Reviews Mixed on Obama's First Year
Republican and Democratic leaders in Moore County agree that President Obama's first year in office did not end on an optimistic note.
A Republican, Scott Brown, won election to the Senate seat held for more than 40 years by the late Ted Kennedy in Massachusetts. Whether that is a prelude to more Democratic losses in the mid-term elections in November remains to be seen.
"His first year has been just a year of elitism, corruption, socialism and surrender," said Bob Levy, chairman of the Moore County Republican Party. "That's the Obama administration, up and down."
Levy said Obama and his followers have not been listening to the people and have not grasped an understanding that they "don't want a socialist agenda."
John Owen, Levy's predecessor as head of the Moore County GOP, expressed grim concern about the huge deficit in the trillions of dollars.
"Obama is a great campaigner, but there's a lot of difference between campaigning and governing," Owen said.
But Jim Heim, chairman of the Moore County Democratic Party, said the president's critics are ignoring the accomplishments of his first year.
Heim said the $787 billion economic stimulus plan, despite criticism, is credited by many economists for saving the country from economic depression and preventing a worsening of the unemployment situation.
He said it is too early to assess the situation in Massachue Democratic column for years and the home of Kennedy, called the "lion" of the Senate.
"While these big issues grab headlines, President Obama has accomplished many less publicized but no less important goals along the way," Heim said.
Heim cited a number of accomplishments: a Supreme Court appointment, the Lily Ledbetter Act, lifting the ban on stem cell research, new regulations for credit card and tobacco industries, rescue of the nation's financial institutions.
He added that the "Cash for Clunkers" program gave a needed boost to automobile manufacturers and dealers and also helped individuals and the environment.
Other accomplishments cited by Heim include increased benefits for military personnel and veterans.
"I think he has been doing things that needed to be done," said Brian Deaton, immediate past chairman of Moore County Democrats. "He's taken steps to try to stabilize our financial situation for the long term."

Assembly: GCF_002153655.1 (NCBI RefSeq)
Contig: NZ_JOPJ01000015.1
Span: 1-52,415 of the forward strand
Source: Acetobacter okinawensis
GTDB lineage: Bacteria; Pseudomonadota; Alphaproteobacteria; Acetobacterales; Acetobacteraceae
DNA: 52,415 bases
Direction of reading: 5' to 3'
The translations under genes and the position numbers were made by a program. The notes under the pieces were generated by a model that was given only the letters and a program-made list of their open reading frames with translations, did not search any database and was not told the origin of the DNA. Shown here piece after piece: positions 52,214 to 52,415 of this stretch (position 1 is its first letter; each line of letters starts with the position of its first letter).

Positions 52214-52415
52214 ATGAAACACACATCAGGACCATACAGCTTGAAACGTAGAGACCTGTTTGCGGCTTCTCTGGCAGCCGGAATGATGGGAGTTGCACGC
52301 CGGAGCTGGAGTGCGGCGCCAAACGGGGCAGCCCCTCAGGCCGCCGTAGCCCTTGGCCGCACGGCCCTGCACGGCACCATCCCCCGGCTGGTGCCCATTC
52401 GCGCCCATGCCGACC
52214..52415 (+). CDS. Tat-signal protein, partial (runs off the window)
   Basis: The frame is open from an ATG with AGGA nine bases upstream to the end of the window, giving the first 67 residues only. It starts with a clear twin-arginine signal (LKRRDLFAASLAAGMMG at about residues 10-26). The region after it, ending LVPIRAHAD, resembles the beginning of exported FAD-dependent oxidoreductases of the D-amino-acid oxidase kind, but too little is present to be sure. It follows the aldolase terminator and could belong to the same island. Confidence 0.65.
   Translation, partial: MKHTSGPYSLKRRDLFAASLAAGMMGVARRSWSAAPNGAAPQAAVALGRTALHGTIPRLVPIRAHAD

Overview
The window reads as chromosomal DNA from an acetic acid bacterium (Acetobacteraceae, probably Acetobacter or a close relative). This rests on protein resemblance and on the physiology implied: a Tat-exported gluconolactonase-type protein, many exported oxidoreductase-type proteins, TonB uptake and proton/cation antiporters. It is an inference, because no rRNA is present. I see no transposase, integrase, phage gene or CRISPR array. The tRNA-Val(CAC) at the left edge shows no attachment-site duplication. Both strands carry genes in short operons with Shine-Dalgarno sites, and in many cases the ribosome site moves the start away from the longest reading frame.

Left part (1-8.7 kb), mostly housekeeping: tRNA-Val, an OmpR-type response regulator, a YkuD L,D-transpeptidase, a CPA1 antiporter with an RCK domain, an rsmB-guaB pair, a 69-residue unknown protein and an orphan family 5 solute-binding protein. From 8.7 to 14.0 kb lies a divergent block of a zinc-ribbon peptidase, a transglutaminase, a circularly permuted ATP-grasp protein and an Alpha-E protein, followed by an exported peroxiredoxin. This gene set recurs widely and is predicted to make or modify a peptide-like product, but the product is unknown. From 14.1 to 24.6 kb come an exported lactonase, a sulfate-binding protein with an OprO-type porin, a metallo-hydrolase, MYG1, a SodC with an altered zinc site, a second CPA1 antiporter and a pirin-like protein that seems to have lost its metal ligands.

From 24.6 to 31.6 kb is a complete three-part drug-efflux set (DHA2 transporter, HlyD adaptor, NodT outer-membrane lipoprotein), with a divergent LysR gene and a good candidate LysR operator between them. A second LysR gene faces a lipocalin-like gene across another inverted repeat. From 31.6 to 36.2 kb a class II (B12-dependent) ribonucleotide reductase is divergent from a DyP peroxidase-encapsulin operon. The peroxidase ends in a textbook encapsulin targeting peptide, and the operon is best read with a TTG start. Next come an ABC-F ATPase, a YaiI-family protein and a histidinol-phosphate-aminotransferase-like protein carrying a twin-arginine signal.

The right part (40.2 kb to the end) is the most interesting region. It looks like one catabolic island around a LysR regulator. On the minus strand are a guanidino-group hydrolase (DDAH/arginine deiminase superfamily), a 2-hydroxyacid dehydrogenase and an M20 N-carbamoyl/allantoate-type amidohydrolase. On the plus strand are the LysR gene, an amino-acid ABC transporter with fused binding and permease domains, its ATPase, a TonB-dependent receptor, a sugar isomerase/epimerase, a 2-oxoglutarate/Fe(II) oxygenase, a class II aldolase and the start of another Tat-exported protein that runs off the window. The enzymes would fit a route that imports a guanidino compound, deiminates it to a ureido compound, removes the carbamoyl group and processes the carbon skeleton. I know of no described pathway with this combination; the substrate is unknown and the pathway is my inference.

In particular, Deaton cited the president's foreign policy for completely changing "the way the rest of the world regards the United States." The beginning of the withdrawal of troops from Iraq was the first step toward achieving that goal, he said.
'Get the Message'
Reviewing the results of the special election in Massachusetts Tuesday, Levy called it a case of the people speaking up about their views.
"They told Obama that they don't like his leftist agenda," Levy said.
Levy said the voters of Massachusetts were also sending a message that if the Obama administration does not listen to their wishes, "the Democratic Party will be history." He said the president, the Senate majority leader and the speaker of the House simply do not understand that.
He added that he does not believe the Democrats will change.
"The Holy Grail of liberalism is a state-controlled economy, and they don't want to abandon that," Levy said. "I hope that eventually the Democrats will understand that they are on the wrong track."
Levy said the Democrats' health-care bill is headed in the wrong direction and goes too far.
He said what the nation needs is legislation that allows insurance policies across state lines, tort reform for malpractice insurance and other reforms that the public wants and needs.
"I hope he will concentrate on the economy," Levy said. "The administration has totally abandoned the people in a weak economy."
Instead of creating jobs, Levy said the administration has handed money to cronies and shut out the Republican Party in development of the health care and other laws.
"People want lower taxes and less government," he said. "We'd have a better economy if they would listen to the people, but they haven't got the message of the people."
If the administration does get the message, Levy thinks the Democrats will begin to work from a bipartisan standpoint and everyone will benefit.
"You have to have a sense that you're governing for all the people, not just a few people," Levy said.